Umbro, the maker of the England football team's kit, has agreed to be bought by US sportswear giant Nike in a deal worth £285m ($580m).
Nike said the deal would allow it to "significantly expand" its presence in "a key growth category" for the firm. As well as providing kit for the England team, Umbro also supplies the kit for six Premier League clubs. The Football Association said Nike had assured it that the FA's relationship with Umbro would be protected. Manchester-based Umbro said last month that sales of England tops had been "disappointing", and analysts are concerned that sales could suffer if England fail to qualify for next year's European Championship.
Speculation had been rising that Nike was set to launch a bid after Umbro said last week that it had received an approach about a possible offer.
On Friday, retailer JJB Sports bought a 10.1% stake in Umbro in a move to protect its stake in the market for England football shirts.
The owner of rival retailer Sports World, Sports Direct International, already owns a 15% stake in Umbro.
In addition to the England team, Umbro also provides kit for the Republic of Ireland, Northern Ireland, Norway, and Sweden.
In the Scottish Premier League, Umbro supplies kit to Rangers and Hearts.
Under the terms of the offer, Umbro shareholders will receive 193.06p for each share. In Tuesday afternoon trade Umbro's shares were up 25.5p, or 15.5%, at 190.5p.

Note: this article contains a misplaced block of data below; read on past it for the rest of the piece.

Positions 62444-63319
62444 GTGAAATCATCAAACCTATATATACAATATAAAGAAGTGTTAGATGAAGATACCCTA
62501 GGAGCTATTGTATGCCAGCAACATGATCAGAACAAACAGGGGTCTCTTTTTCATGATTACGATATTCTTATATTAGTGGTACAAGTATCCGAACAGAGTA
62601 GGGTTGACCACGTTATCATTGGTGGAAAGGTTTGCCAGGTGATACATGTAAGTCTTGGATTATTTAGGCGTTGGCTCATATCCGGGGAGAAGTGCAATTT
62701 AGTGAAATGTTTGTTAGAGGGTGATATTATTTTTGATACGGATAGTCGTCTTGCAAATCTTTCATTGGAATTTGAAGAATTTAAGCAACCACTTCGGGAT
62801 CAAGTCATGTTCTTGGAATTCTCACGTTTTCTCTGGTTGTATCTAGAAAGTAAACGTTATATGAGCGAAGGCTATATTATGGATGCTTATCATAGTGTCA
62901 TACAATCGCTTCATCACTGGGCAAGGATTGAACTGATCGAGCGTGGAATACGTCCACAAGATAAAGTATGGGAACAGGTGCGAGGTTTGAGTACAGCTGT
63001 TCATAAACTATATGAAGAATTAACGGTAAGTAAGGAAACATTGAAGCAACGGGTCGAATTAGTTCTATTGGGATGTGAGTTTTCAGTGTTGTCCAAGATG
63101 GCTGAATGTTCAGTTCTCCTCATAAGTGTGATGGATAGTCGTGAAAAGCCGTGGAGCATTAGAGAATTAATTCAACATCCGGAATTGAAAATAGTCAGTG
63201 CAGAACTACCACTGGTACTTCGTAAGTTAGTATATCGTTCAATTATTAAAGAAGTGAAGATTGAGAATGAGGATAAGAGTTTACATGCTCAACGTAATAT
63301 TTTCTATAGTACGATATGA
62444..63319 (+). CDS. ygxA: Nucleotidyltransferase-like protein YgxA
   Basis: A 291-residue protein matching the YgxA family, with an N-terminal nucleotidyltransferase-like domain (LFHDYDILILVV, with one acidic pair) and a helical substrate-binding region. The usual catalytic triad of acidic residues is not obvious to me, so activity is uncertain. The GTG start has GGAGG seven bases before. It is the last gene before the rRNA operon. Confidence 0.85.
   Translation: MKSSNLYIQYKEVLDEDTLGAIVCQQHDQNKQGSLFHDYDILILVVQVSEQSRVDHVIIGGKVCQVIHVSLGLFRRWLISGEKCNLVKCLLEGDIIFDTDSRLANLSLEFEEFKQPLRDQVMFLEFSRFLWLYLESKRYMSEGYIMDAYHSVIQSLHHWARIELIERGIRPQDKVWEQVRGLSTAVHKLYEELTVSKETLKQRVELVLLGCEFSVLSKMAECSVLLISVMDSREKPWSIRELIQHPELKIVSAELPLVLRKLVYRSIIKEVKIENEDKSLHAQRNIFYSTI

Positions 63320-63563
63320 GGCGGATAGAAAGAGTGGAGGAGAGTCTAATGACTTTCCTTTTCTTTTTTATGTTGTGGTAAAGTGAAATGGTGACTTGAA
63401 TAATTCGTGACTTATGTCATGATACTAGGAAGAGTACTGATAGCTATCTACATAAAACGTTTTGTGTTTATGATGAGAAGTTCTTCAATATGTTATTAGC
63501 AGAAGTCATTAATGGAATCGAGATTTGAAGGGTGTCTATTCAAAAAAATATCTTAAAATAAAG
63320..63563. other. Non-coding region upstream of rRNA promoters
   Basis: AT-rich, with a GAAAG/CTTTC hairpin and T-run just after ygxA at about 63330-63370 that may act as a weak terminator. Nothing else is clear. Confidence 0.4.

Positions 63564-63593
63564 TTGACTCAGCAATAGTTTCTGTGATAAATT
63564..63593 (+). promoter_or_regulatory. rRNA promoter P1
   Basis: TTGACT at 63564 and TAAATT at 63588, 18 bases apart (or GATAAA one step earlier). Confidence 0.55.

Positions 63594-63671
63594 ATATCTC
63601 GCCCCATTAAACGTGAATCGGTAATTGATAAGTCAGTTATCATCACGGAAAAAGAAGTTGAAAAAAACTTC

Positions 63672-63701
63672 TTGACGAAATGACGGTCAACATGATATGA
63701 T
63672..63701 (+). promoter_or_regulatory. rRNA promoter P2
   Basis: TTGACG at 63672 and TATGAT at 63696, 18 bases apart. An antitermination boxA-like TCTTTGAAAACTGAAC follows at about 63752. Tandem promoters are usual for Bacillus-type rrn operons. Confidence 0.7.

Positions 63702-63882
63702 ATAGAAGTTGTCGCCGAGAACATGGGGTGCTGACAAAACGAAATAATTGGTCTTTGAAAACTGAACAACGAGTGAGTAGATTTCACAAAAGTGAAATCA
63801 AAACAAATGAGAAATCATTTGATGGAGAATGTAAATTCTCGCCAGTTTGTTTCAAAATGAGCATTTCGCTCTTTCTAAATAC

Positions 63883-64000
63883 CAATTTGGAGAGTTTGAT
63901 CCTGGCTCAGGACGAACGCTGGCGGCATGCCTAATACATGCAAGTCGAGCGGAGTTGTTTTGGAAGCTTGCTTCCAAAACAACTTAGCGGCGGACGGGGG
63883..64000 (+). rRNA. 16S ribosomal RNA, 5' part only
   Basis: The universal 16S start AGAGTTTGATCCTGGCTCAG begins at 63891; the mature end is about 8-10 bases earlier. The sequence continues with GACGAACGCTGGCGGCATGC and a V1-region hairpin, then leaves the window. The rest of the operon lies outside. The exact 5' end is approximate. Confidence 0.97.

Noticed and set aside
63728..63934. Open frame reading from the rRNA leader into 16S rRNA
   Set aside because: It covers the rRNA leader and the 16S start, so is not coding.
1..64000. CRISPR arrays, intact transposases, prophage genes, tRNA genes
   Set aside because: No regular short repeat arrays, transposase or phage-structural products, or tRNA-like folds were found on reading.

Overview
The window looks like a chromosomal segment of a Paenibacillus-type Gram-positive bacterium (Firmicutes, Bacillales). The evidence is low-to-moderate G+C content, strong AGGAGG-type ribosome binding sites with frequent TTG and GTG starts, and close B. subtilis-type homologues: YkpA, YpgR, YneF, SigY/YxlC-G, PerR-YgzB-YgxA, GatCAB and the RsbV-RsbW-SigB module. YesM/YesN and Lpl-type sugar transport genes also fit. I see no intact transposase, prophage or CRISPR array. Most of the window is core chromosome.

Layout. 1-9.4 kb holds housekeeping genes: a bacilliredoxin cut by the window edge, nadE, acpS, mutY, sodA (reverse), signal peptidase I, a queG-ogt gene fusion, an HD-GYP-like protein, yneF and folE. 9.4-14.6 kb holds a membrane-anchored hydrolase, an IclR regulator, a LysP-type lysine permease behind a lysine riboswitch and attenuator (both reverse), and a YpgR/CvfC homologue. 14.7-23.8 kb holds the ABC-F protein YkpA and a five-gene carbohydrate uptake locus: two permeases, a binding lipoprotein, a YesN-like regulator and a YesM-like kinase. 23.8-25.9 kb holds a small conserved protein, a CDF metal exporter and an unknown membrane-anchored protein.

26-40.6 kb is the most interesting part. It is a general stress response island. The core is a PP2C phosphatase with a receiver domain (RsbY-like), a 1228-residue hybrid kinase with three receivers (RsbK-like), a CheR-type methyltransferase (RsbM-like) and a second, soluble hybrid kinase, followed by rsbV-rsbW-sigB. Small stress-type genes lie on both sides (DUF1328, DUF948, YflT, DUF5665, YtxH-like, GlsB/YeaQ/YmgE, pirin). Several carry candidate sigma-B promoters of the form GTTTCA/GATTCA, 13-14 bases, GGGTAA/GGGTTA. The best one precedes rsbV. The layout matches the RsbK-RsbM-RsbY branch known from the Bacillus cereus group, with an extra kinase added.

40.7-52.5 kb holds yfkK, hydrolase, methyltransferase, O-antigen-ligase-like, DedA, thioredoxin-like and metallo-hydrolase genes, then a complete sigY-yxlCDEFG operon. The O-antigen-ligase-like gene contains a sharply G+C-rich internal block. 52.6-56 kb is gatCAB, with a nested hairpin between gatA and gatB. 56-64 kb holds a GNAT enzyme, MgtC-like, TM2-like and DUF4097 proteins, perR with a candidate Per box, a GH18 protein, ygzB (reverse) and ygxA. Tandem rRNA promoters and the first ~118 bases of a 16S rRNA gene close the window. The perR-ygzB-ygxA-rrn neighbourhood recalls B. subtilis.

The chief executive of Umbro, Steve Makin, said the offer was an "excellent deal" for shareholders.
"We will be a stronger and better business as part of Nike and this deal will allow us to accelerate our existing growth strategy by leveraging Nike's global resources and expertise," he added.
Brian Barwick, the chief executive of the FA, said: "We are delighted that the proposed acquisition will allow us to continue our strong historical relationship with Umbro while benefiting from the marketing expertise and financial strength of Nike."
"Nike has provided firm assurances that the FA relationship with Umbro will be protected and enhanced, and we look forward to working closely with both companies moving forward," Mr Barwick added.
'World class brand'
Nike began moving into football in the early 1990s and has been steadily expanding its share of the market, catching up with German rival Adidas.
"There is an ongoing battle between Nike and Adidas to sign up the very top teams," said Nigel Currie, director at sports brand experts Brand Rapport.
"From a marketability point of view, the Nike brand is very appealing to top clubs and international federations," he added.
In its offer document, Nike said Umbro was "a world-class, authentic football brand, with well established positions in key growth markets and a deep football heritage".
"As such, Umbro is highly complementary to Nike's existing football business and it is intended that it will operate as an independent, UK headquartered Nike affiliate," the US firm said.